CEM –III Blast Furnace Cement

Blast furnace cement (BFC) is created through the addition of blast furnace slag with Portland cement clinker and gypsum. BFC is used to make durable concrete structures around the world. BFC has been widely used in Europe and increasingly in the US and in Asia, extending the lifespan of buildings from 50 years to 100 years. Shah Cement- Blast Furnace Cement, which surpasses the requirements of BDS EN 197-1: 2003 CEM-III/A, 32.5 N.

Functional Benefits

The use of slag cement has demonstrated long-term performance enhancements allowing designers to reduce the environmental footprint of concrete while ensuring improved performance and increased durability. Concrete containing BFC is less permeable, has lower hydration, higher ultimate compressive strengths, is resistant to sulfate-acid attack and aggressive chemicals, resistant to many forms of deleterious attack, to alkali-silica reaction and has better workability and finish ability than normal concrete.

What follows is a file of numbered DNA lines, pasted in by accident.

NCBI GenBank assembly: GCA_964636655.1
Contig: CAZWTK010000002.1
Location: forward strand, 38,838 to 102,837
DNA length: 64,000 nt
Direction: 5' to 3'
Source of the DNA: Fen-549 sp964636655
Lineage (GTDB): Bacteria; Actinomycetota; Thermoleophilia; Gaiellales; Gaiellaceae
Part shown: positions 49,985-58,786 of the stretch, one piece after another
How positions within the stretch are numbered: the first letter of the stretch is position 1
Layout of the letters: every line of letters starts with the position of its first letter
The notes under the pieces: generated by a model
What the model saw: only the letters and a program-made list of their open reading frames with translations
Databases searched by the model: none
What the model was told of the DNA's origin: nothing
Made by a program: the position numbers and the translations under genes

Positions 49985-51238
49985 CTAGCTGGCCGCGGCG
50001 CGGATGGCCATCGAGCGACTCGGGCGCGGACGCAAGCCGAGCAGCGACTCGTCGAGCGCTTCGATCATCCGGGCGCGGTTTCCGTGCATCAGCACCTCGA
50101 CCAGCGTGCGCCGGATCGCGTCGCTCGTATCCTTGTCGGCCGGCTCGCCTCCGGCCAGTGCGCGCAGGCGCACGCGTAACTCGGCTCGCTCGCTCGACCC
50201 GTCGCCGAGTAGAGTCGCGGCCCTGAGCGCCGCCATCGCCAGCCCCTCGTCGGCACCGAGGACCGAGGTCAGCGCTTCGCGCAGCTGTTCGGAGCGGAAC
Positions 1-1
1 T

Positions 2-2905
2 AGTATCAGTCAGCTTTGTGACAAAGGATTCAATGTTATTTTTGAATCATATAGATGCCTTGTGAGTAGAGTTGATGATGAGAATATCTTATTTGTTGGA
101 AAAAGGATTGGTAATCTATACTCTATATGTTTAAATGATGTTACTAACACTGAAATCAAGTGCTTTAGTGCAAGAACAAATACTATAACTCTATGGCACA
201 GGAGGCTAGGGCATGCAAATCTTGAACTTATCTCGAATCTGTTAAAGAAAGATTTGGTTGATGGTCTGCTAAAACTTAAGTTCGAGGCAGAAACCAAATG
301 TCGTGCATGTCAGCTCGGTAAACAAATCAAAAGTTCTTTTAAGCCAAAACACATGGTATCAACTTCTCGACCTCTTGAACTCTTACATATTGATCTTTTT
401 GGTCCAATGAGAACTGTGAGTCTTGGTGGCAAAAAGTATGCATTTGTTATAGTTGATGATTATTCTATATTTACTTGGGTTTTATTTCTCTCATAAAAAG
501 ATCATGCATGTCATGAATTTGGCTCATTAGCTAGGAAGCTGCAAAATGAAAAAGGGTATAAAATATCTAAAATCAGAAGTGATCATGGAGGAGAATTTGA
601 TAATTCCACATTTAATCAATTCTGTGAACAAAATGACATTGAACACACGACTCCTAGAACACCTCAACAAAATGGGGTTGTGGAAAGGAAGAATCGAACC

Concrete containing BFC has a higher ultimate strength. It has a higher proportion of the strength-enhancing calcium silicate hydrates (CSH). Concrete made with BFC continues to gain strength over time.

In recent years, there has been a significant growth in the production and sale of BFC. The manufacture of BFC requires less energy than that needed for the production of OPC, making it cheaper to produce and a more viable option in a downturn economy.

Blast Furnace Cement can be used in the most aggressive environments, such as exposure to chlorides and sulphates meaning it is longer lasting in marine, agricultural and chemically aggressive environments.